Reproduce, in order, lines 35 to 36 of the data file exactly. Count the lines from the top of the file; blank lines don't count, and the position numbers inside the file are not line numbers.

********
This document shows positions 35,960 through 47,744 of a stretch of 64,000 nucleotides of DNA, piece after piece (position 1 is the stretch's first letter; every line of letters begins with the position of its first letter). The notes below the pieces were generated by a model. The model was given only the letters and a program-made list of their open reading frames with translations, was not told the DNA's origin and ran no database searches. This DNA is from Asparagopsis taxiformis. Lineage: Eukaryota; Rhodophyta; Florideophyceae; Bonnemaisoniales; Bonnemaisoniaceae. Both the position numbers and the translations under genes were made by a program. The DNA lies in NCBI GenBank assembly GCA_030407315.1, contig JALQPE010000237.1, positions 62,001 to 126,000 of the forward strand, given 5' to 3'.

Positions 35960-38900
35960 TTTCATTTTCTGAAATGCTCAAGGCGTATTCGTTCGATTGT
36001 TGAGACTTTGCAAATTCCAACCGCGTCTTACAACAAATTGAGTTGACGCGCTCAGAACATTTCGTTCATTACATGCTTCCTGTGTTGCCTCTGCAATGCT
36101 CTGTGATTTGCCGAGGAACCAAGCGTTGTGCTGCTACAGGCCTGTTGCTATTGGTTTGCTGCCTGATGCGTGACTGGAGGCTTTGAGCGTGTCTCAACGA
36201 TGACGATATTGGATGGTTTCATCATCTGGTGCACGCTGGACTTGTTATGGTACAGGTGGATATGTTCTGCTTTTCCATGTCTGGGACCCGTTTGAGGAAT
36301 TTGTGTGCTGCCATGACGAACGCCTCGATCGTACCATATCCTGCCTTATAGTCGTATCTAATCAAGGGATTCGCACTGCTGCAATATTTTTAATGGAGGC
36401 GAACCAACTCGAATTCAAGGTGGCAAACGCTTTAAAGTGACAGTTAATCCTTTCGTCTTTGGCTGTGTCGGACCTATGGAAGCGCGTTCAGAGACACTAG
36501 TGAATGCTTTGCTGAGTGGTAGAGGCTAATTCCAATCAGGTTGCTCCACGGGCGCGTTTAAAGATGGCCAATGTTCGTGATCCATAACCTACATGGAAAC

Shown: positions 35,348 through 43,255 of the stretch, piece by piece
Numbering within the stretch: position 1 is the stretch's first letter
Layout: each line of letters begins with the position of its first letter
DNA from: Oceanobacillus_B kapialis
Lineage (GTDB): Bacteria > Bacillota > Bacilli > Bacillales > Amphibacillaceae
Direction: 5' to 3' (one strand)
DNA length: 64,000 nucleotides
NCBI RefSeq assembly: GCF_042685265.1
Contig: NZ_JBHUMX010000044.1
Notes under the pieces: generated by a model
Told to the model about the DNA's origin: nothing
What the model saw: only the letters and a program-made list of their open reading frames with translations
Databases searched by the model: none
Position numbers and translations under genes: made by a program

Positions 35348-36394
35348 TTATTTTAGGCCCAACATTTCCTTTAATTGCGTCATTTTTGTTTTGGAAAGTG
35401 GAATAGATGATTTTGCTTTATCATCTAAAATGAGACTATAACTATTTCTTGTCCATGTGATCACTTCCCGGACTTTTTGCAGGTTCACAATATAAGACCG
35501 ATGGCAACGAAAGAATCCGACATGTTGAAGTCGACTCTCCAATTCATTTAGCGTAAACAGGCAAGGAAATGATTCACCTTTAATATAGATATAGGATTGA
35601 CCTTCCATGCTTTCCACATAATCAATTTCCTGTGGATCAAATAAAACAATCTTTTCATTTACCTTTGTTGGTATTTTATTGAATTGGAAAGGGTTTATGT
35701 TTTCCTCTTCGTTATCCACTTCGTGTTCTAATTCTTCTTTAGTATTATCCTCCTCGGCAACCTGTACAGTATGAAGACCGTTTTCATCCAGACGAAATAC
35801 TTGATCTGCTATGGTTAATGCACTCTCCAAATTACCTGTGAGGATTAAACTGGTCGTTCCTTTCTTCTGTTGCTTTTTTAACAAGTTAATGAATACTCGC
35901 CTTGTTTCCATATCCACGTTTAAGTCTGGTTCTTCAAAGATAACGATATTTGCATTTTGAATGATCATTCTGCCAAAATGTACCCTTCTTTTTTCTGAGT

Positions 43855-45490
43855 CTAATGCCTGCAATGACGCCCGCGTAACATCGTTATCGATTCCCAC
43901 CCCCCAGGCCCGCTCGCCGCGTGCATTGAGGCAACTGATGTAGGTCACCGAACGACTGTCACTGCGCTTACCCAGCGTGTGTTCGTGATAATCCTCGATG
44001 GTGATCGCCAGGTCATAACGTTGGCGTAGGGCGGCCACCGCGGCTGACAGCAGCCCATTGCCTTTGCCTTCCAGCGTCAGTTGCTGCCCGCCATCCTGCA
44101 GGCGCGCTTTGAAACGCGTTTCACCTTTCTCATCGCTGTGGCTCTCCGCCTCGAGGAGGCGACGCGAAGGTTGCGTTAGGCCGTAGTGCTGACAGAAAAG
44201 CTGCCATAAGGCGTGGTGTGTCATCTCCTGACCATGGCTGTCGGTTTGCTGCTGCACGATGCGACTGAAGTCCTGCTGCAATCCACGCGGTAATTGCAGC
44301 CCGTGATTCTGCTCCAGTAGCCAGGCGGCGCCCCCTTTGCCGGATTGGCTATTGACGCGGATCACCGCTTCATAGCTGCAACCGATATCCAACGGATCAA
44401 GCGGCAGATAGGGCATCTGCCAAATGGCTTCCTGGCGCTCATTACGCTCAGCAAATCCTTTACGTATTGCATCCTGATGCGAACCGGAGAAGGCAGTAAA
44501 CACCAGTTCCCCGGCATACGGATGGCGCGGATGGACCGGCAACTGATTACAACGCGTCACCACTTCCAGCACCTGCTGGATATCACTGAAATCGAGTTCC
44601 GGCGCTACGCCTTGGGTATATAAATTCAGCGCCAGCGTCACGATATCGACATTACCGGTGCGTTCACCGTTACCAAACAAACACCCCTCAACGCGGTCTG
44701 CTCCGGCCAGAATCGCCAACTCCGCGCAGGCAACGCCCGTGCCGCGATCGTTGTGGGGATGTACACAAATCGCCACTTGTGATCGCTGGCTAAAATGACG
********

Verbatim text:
44001 GTGATCGCCAGGTCATAACGTTGGCGTAGGGCGGCCACCGCGGCTGACAGCAGCCCATTGCCTTTGCCTTCCAGCGTCAGTTGCTGCCCGCCATCCTGCA
44101 GGCGCGCTTTGAAACGCGTTTCACCTTTCTCATCGCTGTGGCTCTCCGCCTCGAGGAGGCGACGCGAAGGTTGCGTTAGGCCGTAGTGCTGACAGAAAAG